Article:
In the embodiment illustrated, a locking needle hub 88 of the brachytherapy needle 82 may be attached to the cartridge hub 28 (of the seed cartridge 15) with a turn (e.g., a sixty degree turn), locking the proximal end of brachytherapy needle 82 to the distal end of seed cartridge assembly 11. The stylet 84 may then be used to move spacers 18 and seeds 20 from seed cartridge assembly 11 to a needle cannula 86. Once the spacers 18 and seeds 20 are positioned in the needle cannula 86, the stylet 84 may be removed. The seed cartridge assembly 11 is then disconnected from brachytherapy needle 82, and the stylet 84 is positioned in brachytherapy needle 82 to be used intraoperatively as in a normal brachytherapy procedure utilizing preloaded needles. FIG. 4 is a perspective view of a loaded brachytherapy needle 82 with the seed cartridge assembly 11 removed and the stylet 84 inserted into the needle hub 88. The needle 82 that is preloaded using the seed cartridge assembly 11 (which has since been disconnected from the needle 82) can then be inserted into patient tissue. Once the brachytherapy needle 82 is properly positioned within the patient, the stylet 84 may be used to force the seeds 20 and spacers 18 out of the needle cannula 86 and into the portion of the patient to be treated, such as, for example, the prostate.

Additional details of the exemplary seed cartridge assembly 11 are disclosed in U.S. Pat. No. 6,585,633, which in incorporated herein by reference.

SUMMARY OF EMBODIMENTS OF THE INVENTION

Embodiments of the present invention relate to adaptors that enables a seed cartridge that is configured to be used with a first type of needle having a locking hub to instead be used with a second type of needle having a cylindrical hub. Such a seed cartridge has a hub at its distal end that is configured to attach to the locking hub of the first type of needle. The adaptor includes a proximal portion configured to removably attach (e.g., removably lock or friction fit) to the hub at the distal end of the seed cartridge. The adaptor also includes a distal portion configured to removably attach to the non-locking cylindrical hub of the second type of needle. A central portion of the adaptor connects the proximal and distal portions of the adaptor. A bore extends through the adaptor and allows seeds and optional spacers to be transferred from the seed cartridge into a hollow cannula of the second type of needle.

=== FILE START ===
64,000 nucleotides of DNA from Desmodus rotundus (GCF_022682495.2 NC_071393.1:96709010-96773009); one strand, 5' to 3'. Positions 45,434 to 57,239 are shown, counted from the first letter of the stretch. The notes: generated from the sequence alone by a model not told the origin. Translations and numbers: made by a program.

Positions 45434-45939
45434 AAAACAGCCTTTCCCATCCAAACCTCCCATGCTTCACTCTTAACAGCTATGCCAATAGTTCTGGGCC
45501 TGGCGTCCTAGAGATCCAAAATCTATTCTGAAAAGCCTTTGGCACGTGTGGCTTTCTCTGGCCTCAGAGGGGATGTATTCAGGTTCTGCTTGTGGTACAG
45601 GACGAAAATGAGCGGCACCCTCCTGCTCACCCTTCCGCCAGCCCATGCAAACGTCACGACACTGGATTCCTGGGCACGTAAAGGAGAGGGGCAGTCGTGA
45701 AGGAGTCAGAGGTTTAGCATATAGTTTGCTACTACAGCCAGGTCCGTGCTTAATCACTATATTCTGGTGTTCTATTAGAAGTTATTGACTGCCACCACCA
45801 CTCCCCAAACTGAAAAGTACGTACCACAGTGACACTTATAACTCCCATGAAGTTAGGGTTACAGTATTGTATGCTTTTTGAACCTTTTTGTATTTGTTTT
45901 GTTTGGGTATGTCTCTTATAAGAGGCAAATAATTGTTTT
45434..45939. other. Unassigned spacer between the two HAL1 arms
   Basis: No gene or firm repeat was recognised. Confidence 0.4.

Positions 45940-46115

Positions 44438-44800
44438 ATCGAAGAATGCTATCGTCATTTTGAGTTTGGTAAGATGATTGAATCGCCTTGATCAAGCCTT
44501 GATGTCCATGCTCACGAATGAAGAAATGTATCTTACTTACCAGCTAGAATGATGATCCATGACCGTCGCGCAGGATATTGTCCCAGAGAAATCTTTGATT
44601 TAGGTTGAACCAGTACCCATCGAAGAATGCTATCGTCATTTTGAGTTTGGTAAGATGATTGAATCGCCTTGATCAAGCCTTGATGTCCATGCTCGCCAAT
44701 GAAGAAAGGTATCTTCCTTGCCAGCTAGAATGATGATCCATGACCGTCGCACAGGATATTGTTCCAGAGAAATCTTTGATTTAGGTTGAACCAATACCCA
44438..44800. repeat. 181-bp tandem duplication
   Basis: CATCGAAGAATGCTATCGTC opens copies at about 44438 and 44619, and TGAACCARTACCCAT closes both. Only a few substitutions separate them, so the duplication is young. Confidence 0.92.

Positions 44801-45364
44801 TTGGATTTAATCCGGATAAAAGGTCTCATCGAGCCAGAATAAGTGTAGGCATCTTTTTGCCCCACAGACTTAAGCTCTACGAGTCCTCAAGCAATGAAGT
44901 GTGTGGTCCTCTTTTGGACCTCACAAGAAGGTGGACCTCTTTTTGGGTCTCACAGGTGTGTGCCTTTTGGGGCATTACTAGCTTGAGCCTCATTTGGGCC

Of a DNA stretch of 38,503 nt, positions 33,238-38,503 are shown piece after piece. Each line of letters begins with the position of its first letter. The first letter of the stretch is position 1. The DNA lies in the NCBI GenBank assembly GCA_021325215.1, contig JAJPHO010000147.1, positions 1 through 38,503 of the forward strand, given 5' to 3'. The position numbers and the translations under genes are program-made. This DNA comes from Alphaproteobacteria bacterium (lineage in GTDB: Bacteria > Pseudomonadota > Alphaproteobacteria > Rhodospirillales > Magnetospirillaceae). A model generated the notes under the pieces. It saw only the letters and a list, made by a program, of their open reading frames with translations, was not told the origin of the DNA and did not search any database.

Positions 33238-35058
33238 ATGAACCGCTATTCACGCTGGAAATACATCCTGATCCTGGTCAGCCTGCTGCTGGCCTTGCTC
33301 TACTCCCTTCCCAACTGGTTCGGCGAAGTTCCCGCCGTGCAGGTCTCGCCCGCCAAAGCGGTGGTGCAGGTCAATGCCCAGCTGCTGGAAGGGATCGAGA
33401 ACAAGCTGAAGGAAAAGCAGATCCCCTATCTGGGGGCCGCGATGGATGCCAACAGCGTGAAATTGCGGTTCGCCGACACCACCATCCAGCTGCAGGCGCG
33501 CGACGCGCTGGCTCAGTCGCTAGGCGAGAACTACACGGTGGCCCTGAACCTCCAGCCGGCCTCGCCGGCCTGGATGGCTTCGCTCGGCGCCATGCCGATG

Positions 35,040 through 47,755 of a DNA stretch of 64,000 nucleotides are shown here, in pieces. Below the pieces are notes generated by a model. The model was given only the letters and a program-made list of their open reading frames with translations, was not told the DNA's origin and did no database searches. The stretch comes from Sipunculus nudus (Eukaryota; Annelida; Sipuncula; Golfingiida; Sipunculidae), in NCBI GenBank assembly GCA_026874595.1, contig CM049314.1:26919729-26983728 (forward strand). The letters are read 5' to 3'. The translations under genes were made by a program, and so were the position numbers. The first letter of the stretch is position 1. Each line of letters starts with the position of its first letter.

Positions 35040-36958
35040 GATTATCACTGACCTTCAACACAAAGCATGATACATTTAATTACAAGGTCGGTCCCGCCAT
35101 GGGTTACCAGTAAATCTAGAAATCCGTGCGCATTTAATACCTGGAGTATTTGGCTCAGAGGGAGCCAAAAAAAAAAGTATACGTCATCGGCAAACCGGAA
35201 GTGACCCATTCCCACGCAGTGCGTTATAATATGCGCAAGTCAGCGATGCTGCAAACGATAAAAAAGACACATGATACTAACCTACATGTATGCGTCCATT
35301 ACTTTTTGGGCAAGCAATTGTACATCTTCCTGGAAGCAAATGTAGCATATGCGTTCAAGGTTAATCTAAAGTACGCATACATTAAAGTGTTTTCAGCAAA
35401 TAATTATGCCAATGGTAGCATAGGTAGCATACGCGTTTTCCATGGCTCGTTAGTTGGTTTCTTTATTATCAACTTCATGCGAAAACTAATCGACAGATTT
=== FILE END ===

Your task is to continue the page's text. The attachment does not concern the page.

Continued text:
Embodiments of the present invention are also related methods of implanting seeds and optional spacers into patient tissue using a needle having a cylindrical hub, an adaptor, and a seed cartridge that is configured to be used with a needle having a locking hub.

This summary is not intended to be a complete description of the invention. Other features, aspects, objects and advantages of the invention can be obtained from a review of the specification, the figures, and the claims.

BRIEF DESCRIPTION OF THE DRAWINGS

FIG. 1 is a perspective view of a prior art seed cartridge assembly that can be used for brachytherapy.

FIG. 2 is an exploded perspective view of the elements of the seed cartridge assembly of FIG. 1.

FIG. 3 is an exploded perspective view of the seed cartridge assembly of FIGS. 1 and 2 and a brachytherapy needle and a stylet.

FIG. 4 is an perspective view of a loaded brachytherapy needle with the seed cartridge assembly of FIGS. 1-3 removed and the stylet of FIG. 3 inserted into needle hub of the needle.

FIG. 5A is a side view of first type of hollow brachytherapy needle, often referred to as an applicator needle.

FIG. 5B is a side view of a second type of hollow brachytherapy needle, sometimes referred to as a locking hub needle or a luer lock needle.

FIG. 6A is a perspective view of an adaptor that enables the prior art seed cartridge assembly of FIGS. 1-4 to be used with the hollow applicator needle shown in FIG. 5A.

FIG. 6B is a cross sectional view of the adaptor of FIG. 6A.

FIG. 7 is a cross section view of the adaptor having an alternative form factor, in accordance with an embodiment.

FIG. 8 is a high level flow diagram that is used to summarize a method of using the adaptor of FIGS. 6A, 6B and 7, in accordance with an embodiment of the present invention.

FIG. 9 is a high level flow diagram that is used to summarize a method of using the adaptor of FIGS. 6A, 6B and 7, in accordance with an alternative embodiment of the present invention.

DETAILED DESCRIPTION